1. Not finding help here? Sign up for a free 30min tutor trial with Chegg Tutors
    Dismiss Notice
Dismiss Notice
Join Physics Forums Today!
The friendliest, high quality science and math community on the planet! Everyone who loves science is here!

Prove that d(x,y)/(1+ d(x,y)) is another metric

  1. Aug 17, 2007 #1
    I have the next problem:

    Let [itex]d(x,y)[/itex] be a metric in [itex]\mathbb{R}^n[/itex]. If we define [itex]\tilde{d}(x,y)=\frac{d(x,y)}{1+d(x,y)}[/itex], proof that [itex]\tilde{d}(x,y)[/itex] is another metric.

    I have proven that is not degenerated (i.e. [itex]\tilde{d}(x,y)=0 \longleftrightarrow x=y[/itex]) and symmetric. But I cant proof the triangle's inequality, I only get that is equivalent to proof that

    [itex]\frac{d(x,y)}{1+d(x,y)}\leq \frac{d(x,z)}{1+d(x,z)}+\frac{d(y,z)}{1+d(y,z)}[/itex]

    I need some help, please, because if the denominators wouldn't exist it will be easy. That's I need to know if the denominators in the right member of inequality are lesser than the one on the other member. I hope can you help me.
    Last edited: Aug 17, 2007
  2. jcsd
  3. Aug 17, 2007 #2


    User Avatar
    Science Advisor
    Homework Helper
    Gold Member

    Did you try to multiply through to clear all of the denominators? [multiply the inequality by the product of all of the denominators]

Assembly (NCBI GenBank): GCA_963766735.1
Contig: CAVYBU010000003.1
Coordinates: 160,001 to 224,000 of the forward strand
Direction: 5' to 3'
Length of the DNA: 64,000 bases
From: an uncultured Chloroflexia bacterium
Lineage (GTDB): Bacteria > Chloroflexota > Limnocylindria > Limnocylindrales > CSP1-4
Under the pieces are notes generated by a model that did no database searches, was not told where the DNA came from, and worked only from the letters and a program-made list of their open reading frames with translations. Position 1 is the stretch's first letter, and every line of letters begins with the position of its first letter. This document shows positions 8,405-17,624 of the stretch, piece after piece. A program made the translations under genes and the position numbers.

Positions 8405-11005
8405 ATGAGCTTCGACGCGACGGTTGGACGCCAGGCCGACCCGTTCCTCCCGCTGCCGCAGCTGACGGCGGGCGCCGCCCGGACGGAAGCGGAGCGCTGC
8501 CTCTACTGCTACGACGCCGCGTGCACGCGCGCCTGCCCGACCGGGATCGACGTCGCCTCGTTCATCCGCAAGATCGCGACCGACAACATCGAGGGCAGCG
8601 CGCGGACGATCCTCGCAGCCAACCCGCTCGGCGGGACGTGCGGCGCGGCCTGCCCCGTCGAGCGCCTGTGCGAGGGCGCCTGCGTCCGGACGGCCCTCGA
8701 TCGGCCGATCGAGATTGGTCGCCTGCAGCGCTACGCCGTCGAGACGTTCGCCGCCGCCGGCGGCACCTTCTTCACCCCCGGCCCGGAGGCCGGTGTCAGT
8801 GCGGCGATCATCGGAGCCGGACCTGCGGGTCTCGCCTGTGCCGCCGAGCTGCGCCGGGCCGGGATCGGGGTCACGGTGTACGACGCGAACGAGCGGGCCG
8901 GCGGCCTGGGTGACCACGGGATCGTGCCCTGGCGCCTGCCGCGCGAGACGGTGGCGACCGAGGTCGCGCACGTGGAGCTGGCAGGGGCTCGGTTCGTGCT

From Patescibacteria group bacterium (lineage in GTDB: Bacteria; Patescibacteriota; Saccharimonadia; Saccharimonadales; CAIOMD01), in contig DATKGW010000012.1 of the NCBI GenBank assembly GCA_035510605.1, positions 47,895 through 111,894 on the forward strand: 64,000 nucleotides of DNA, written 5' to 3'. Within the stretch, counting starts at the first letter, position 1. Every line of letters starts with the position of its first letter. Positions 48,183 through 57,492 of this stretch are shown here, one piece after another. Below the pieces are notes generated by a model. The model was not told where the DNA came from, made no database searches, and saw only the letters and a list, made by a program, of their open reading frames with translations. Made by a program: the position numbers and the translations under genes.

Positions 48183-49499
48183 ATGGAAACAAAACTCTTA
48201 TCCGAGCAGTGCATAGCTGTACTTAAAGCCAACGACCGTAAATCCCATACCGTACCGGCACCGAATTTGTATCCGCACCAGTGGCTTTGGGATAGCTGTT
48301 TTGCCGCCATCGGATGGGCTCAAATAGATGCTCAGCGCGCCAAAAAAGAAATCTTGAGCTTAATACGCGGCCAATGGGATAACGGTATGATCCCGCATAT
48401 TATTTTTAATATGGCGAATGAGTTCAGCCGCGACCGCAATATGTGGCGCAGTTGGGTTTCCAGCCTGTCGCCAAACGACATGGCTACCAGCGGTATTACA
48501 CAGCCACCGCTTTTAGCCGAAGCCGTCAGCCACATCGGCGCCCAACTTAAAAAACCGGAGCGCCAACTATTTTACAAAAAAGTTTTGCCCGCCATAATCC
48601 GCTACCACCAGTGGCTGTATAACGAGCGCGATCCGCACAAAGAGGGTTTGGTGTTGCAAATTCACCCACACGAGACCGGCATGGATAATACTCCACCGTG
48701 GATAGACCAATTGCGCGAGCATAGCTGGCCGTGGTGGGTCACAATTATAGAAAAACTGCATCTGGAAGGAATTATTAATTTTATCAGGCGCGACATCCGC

It seems that there will be numerous terms that can be grouped.
    Make use of the fact that d already satisfies the inequality.
  4. Aug 17, 2007 #3


    User Avatar
    Science Advisor
    Homework Helper
    Gold Member

    This is called the bounded metric (associated with d) because it is bounded by 1.

    I did this problem earlier this summer, and I found it helpful to prove this lemma first:

    "If [itex]0\leq a \leq b[/itex], then [tex]\frac{a}{1+a}\leq \frac{b}{1+b}[/tex]"

    Then knowing that d already satisfies the triangle inequality, the answer is very near.
  5. Aug 18, 2007 #4
    Quasar is essentially is saying that [itex]f(x)=\frac{x}{1+x}[/itex] is increasing on [itex]\mathbf{R}^+[/itex]. You can prove this algebraically, which I believe quasar is hinting at, but it "easier" to do it with calculus.
Know someone interested in this topic? Share this thread via Reddit, Google+, Twitter, or Facebook

Have something to add?

Similar Discussions: Prove that d(x,y)/(1+ d(x,y)) is another metric
  1. Y''*y' = x(x+1) (Replies: 10)